The nexus between an increasing global population, the demand for food and the land on which it is cultivated, and emerging climate variability poses one of today's greatest societal challenges (Rudel et al. 2009). Understanding the dynamics and drivers of global land-use change is as important now as ever. As agricultural and pasture lands expand into remaining forests, previously fertile land is lost to desertification and intensified soil degradation. The latest report from the Intergovernmental Panel on Climate Change Fifth Assessment Report (IPCC-AR5) suggests that land-use change may also be responsible for as much as 24 per cent of global greenhouse gas (GHG) emissions (IPCC 2014b). This poses challenges for decision-makers and farmers alike and requires a coordinated effort that balances the need to meet rising food demand with the protection of our fragile and depleted natural resource base. Underpinning this is the need for accurate information on global, regional, national, and subnational dynamics and drivers of land-use change. Increasingly, this needs to be viewed and considered through the lens of climate change.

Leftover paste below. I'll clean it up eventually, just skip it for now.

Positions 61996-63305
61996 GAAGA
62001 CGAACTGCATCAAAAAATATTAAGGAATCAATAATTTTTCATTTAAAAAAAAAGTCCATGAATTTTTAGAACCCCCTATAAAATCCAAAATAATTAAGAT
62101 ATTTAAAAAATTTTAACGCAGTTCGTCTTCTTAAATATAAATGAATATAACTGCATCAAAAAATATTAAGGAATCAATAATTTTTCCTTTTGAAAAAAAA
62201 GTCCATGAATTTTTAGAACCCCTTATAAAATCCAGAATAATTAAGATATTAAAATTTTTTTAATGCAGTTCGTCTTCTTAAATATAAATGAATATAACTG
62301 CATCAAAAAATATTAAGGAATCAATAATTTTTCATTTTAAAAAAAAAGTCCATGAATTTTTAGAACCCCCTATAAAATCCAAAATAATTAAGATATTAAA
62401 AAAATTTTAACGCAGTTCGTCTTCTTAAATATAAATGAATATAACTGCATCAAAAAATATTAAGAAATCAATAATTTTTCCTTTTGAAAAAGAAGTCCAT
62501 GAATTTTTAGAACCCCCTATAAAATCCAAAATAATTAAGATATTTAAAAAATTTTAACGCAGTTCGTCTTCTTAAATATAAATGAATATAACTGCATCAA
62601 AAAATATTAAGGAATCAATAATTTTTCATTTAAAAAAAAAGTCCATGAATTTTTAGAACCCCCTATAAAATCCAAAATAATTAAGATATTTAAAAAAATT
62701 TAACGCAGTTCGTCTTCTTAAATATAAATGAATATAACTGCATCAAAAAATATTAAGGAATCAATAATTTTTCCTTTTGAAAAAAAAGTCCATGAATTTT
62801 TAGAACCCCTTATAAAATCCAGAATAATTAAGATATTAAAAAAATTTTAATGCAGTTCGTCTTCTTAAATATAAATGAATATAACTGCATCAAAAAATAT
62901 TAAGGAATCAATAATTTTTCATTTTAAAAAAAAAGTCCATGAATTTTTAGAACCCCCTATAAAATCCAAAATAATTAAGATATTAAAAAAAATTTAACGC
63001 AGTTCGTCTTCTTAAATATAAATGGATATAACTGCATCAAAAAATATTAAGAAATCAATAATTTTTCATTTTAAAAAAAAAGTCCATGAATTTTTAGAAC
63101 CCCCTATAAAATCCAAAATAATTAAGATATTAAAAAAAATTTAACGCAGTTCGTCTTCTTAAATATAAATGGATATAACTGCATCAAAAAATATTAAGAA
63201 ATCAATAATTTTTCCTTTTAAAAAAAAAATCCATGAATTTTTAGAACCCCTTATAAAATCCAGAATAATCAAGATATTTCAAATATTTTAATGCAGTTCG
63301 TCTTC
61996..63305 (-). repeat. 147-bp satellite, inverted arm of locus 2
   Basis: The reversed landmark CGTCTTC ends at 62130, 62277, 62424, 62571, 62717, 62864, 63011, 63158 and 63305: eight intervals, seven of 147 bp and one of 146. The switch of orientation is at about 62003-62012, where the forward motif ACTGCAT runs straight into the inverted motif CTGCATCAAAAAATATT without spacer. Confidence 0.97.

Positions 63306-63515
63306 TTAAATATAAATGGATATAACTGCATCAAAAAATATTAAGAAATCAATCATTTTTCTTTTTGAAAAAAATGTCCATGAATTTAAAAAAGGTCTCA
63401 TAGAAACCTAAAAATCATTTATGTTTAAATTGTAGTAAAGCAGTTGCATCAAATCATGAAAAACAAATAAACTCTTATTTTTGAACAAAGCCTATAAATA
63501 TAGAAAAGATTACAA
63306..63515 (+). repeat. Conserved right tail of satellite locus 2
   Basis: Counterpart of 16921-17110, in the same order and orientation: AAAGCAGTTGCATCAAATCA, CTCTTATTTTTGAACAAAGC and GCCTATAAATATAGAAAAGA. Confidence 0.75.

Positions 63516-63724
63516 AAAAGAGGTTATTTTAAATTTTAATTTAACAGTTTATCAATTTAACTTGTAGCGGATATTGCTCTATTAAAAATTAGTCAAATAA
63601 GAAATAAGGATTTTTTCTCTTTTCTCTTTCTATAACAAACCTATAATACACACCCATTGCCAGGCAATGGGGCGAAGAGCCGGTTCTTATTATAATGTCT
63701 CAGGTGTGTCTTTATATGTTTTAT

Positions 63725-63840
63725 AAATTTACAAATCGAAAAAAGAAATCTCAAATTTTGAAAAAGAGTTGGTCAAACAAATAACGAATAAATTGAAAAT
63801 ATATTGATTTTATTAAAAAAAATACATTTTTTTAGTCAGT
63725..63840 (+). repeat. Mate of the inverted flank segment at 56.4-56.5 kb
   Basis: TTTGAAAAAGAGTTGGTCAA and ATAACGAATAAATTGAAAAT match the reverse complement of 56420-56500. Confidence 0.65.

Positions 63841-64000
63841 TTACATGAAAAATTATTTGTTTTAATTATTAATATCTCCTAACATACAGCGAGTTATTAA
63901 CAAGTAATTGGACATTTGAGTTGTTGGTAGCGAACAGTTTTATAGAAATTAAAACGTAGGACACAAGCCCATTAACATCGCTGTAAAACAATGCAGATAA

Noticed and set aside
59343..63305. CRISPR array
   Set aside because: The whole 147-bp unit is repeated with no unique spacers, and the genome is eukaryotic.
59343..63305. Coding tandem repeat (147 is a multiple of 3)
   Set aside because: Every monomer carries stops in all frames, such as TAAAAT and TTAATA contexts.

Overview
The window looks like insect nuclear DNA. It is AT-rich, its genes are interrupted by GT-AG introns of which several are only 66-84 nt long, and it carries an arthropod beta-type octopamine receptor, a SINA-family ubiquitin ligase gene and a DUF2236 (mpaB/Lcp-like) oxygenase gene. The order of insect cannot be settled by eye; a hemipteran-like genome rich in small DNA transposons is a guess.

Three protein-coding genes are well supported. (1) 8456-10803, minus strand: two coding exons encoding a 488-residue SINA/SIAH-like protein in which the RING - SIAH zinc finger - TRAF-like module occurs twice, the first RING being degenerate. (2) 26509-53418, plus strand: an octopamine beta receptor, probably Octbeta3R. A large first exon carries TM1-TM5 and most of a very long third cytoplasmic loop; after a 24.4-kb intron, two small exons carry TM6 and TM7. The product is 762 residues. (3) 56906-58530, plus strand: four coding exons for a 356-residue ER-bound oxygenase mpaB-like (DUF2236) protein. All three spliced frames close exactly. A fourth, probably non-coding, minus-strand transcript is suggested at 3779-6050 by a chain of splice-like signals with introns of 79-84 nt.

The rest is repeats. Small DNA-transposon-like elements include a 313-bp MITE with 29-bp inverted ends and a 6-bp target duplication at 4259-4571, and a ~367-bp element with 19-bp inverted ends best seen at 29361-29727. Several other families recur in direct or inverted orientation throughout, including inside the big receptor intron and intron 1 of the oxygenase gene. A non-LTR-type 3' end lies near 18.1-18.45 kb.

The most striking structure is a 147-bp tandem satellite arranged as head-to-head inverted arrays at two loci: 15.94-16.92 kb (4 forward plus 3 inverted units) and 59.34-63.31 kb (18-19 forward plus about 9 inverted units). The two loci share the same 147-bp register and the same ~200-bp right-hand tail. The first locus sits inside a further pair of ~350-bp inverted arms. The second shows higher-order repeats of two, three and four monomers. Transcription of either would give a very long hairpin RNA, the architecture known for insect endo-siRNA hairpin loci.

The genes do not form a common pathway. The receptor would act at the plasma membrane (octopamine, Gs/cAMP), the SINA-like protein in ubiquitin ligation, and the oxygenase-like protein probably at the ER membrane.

A tension between two major land-use types — forests and agricultural land — also exists. Prevailing opinion is that expansion of agricultural land comes at the expense of forested areas; indeed, evidence exists suggesting this was, is, and most likely will continue to be one of the major drivers of forest loss and land-use change globally (Rudel et al. 2005; Chomitz 2006; Lambin and Meyfroidt 2011; Hosonuma et al. 2012). This is not necessarily the case in all countries, however, and local contexts are often more complex and ambiguous, as is discussed in this chapter focusing on the Philippines.